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  • Widescreen 1.85:1
  • English: Dolby Digital Stereo
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  • 5 Theatrical trailer
  • Animated menus

Golgo 13 - The Professional

Madman Entertainment/AV Channel . R4 . COLOR . 93 mins . R . PAL


Duke Togo, codenamed Golgo 13, is a professional assassin – the world's finest. A man without morals or conscience, he is clinical, thorough and never, ever misses. Looking like a cross between James Bond and Bruce Lee, this cravat-sporting tough-guy is the essence of ’80s cool. As you might expect, he’s quite a hit with the ladies and all his out of work hours seem to be spent giving pleasure to an endless stream of beautiful women. Come to think of it, it's a good proportion of his work hours too.

When Duke offs the son of the world’s richest man - American oil magnate Leonard Dawson - Dawson uses his considerable clout with the US government to bring the full weight of his sizeable rage down on our hero. Ever the professional, Duke isn’t much fazed by all the attention and, despite finding the combined might of the FBI, CIA and US Army Special Forces allied against him, it’s business as usual. Even when it begins raining gunfire, grenades and rockets at all hours of the day and night, Duke still manages to service his outstanding contracts and finds the time to bed some beautiful ladies. But just how long can Duke overcome these seemingly insurmountable odds? And just why is Dawson directing his fury against our hero, when Duke's employer seems a more sensible target?

Based on the characters created by manga author Takao Saito, the world of Golgo 13 is a cold and violent one, filled with death, sex, intrigue and of course, sex - lots of sex. Maybe even too much sex. Be there no doubt, The Professional earns its R rating with countless instances of nudity, sex scenes, oceans of blood and strong language. Sounds good to you? Me too - but it's certainly not everyone's cup of tea. The plot, reminiscent of the Hollywood spy film or 'lone-wolf' western, is certainly engaging and well written; playing out like a violent installment of the Bond franchise that shows the sex and doesn't bother with the witty banter. In all, The Professional is a neat action-thriller that finishes off with a satisfying twist.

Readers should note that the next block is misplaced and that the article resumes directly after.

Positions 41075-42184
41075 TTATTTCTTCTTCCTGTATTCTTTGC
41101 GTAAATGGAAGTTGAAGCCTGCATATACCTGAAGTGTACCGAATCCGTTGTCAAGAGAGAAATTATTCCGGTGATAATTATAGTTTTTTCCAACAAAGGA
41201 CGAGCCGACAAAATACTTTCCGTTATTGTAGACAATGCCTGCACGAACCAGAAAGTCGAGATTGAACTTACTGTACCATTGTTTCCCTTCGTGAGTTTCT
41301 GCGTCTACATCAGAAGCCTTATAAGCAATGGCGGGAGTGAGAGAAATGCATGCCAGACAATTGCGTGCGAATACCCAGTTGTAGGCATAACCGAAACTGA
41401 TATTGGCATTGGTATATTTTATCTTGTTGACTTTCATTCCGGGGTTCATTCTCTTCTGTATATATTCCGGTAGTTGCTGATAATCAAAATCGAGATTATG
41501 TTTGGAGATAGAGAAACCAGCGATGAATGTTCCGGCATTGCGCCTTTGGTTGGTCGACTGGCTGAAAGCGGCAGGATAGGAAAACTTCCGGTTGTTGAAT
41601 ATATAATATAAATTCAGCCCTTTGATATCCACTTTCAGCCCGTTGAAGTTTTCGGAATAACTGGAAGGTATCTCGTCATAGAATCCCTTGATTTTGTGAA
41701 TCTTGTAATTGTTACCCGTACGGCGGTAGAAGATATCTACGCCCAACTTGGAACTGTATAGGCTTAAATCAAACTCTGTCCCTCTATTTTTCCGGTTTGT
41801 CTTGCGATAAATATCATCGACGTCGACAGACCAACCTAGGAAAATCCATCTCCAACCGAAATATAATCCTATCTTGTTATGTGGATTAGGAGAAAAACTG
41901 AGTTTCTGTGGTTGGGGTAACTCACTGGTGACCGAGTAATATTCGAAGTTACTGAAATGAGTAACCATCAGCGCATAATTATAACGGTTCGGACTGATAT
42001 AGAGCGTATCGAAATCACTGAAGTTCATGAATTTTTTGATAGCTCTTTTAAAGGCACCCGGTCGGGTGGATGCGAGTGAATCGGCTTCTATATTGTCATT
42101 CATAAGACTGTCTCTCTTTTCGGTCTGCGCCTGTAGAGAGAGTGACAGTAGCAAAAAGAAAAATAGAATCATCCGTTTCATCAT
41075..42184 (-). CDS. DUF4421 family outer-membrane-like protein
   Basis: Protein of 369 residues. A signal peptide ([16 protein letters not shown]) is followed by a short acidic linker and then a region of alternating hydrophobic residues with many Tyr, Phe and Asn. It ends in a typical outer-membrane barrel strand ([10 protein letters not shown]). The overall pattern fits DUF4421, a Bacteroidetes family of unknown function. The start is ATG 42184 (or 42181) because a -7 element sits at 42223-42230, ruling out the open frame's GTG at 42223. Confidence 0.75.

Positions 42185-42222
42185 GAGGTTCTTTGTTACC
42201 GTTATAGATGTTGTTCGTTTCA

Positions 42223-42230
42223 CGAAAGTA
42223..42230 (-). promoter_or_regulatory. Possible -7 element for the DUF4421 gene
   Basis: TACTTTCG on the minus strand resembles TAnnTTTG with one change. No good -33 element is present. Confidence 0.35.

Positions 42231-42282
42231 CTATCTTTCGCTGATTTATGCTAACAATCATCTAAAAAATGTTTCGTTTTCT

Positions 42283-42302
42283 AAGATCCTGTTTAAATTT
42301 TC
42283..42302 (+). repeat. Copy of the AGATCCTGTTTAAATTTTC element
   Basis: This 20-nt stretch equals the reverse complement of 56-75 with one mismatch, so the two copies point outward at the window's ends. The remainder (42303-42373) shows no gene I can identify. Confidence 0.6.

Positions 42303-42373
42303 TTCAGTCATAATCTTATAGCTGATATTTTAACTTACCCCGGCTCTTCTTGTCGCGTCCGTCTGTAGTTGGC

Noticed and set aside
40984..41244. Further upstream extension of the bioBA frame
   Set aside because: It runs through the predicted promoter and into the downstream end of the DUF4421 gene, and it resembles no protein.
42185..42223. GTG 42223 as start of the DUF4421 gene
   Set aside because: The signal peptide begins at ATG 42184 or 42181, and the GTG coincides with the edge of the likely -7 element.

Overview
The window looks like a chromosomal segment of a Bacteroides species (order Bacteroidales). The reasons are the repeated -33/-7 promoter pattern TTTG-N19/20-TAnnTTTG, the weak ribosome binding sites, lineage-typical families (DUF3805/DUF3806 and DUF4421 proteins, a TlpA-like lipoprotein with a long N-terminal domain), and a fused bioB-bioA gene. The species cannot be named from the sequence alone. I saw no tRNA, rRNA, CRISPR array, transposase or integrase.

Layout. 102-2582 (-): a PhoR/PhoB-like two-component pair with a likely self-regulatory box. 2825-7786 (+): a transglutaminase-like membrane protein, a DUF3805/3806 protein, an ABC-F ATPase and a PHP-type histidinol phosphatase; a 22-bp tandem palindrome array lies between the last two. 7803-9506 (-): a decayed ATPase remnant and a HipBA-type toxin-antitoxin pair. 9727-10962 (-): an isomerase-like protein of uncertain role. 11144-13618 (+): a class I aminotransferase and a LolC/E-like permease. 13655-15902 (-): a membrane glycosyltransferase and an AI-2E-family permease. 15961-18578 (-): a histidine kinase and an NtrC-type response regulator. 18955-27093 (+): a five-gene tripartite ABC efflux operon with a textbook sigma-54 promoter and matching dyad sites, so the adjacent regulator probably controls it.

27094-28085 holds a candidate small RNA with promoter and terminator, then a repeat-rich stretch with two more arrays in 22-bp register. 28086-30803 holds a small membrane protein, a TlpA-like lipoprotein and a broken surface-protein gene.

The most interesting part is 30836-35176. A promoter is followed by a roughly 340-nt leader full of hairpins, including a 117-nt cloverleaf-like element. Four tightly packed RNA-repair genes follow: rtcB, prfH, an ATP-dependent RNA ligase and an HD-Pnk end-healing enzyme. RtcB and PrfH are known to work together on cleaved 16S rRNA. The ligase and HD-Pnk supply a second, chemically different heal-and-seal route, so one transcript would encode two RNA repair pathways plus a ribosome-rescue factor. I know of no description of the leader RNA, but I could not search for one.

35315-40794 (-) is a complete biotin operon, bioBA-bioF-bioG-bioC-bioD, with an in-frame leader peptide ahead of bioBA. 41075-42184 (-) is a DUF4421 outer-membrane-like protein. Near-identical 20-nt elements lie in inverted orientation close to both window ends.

Presented on a single-layer, single-sided disc and at an aspect ratio of 1.85:1 (non-anamorphic), although The Professional is certainly watchable, its video quality is a little disappointing given Madman's strong (and well-earned) reputation for beautiful anime transfers.

Whilst the animation techniques used to produce The Professional were probably state-of-the-art in 1983, they do look rather dated now; with its rudimentary CGI and simple, hand-drawn character animation lacking the wealth of detail that is now the standard for feature-length anime. Therefore, whilst the image is reasonably sharp (despite the odd moment of soft focus), there just isn’t the detail for the digital transfer to plumb. And although foreground colours are well rendered and mostly solid, some compression problems are evident - with many of the film’s backgrounds being affected by pixelation, and the image exhibiting shimmer on several occasions. Film to video artefacts are also evident, and while instances of aliasing are low, the image does suffer from the odd bout of telecine wobble.